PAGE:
The Canadian Cancer Society (CCS) has long advocated for better access to affordable, culturally safe, high-quality palliative care regardless of where someone lives or chooses to receive care. But what is palliative care exactly? We sat down with Sharon Baxter, Former Executive Director of the Canadian Hospice Palliative Care Association and consultant with CCS’s new Don Green Palliative Care Advocacy team, to learn more.
Q. What is palliative care?
Palliative care is an approach that improves the quality of life of patients with a life-limiting illness and their loved ones. It helps prevent and relieve suffering through the early identification, correct assessment and treatment of pain and other problems, whether physical, psychosocial or spiritual.
While palliative care is often thought of as an option that is only available for people once curative treatment is no longer an option, palliative care can and should be delivered throughout the cancer journey. It offers a support system to help people live as actively as possible throughout their illness and into survivorship or end-of-life care.
Q. Where do people receive palliative care services?
Palliative care can be received at home, in hospice residences, in long-term care, or in an acute care setting like hospitals, depending on the availability of the services in your area. People can sometimes receive hospice palliative care in shelters or prisons.
Q. What kind of support is offered through palliative care?
Palliative care services include pain and symptom management, social, psychological, emotional, and spiritual support, and caregiver supports. Through these services, support involves having access to healthcare providers who can help to provide instructions on how to treat and care for their loved ones and advance care planning. Advance care planning helps people make decisions about what the future of their care looks like as their condition progresses. Palliative care also includes grief and bereavement services for people who are sick and their loved ones before and after they die.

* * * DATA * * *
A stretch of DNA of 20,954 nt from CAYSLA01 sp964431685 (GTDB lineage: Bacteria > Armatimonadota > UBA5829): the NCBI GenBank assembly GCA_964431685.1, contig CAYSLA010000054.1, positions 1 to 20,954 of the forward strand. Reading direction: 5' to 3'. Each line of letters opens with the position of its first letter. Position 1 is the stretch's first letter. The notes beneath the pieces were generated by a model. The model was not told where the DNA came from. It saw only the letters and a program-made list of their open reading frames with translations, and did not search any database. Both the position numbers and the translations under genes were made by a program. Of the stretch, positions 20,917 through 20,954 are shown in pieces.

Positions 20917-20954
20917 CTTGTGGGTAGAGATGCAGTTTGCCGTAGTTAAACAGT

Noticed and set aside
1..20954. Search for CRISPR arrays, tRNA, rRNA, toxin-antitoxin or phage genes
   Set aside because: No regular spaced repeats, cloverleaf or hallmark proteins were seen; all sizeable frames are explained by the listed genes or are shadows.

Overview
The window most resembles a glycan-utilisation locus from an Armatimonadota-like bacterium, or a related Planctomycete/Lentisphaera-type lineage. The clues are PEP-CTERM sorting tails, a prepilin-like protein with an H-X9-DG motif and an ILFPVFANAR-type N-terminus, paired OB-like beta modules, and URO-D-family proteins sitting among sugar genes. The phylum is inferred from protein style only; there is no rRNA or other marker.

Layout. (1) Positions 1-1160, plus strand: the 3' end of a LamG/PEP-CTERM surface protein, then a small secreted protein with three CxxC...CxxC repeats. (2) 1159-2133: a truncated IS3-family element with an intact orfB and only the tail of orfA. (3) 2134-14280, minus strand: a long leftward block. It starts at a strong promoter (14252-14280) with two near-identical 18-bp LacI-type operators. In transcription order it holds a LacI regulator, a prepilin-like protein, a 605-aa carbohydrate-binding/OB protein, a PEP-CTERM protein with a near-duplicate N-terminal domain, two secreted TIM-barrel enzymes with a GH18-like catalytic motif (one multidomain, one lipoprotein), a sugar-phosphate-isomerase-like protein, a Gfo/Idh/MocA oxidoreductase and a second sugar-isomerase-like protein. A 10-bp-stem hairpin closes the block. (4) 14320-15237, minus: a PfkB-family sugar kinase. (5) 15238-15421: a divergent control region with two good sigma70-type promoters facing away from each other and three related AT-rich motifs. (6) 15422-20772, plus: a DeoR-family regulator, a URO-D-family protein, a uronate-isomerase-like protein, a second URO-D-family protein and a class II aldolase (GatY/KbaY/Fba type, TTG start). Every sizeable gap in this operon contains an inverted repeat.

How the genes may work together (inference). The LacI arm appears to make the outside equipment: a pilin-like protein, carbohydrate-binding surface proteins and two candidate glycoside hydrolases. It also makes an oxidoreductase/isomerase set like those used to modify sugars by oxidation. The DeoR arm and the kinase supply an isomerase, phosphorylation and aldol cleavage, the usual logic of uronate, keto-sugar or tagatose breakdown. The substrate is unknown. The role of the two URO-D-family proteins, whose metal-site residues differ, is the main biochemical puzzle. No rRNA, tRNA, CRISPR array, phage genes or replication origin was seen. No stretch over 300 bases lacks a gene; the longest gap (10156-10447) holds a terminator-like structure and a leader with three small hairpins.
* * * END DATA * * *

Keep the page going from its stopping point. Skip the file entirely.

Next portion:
Q. Does receiving palliative care mean that you are dying or giving up?
Not at all - palliative care can and should be delivered throughout the cancer journey, and not just when curative treatment is no longer an option. Palliative care has been shown to be particularly effective when delivered early, before the last stages of life, because it improves the quality of life and satisfaction with care for people with cancer and their caregivers, reduces the need to use hospital emergency departments, and increases the likelihood people will be able to receive care in the setting of their choice for longer.
Q. Can I still pursue active treatments like chemotherapy if I am receiving palliative care?
Yes. Many people receiving active treatment like chemotherapy can benefit from pain and symptom management, skilled psychosocial, emotional, and spiritual support, and comfortable living conditions in the setting of their choice. The goal of palliative care is to provide practical supports to improve the quality of life of people receiving it and is a valuable component of cancer care.
Find out more about CCS’s advocacy work on palliative care or to learn more about palliative care at cancer.ca.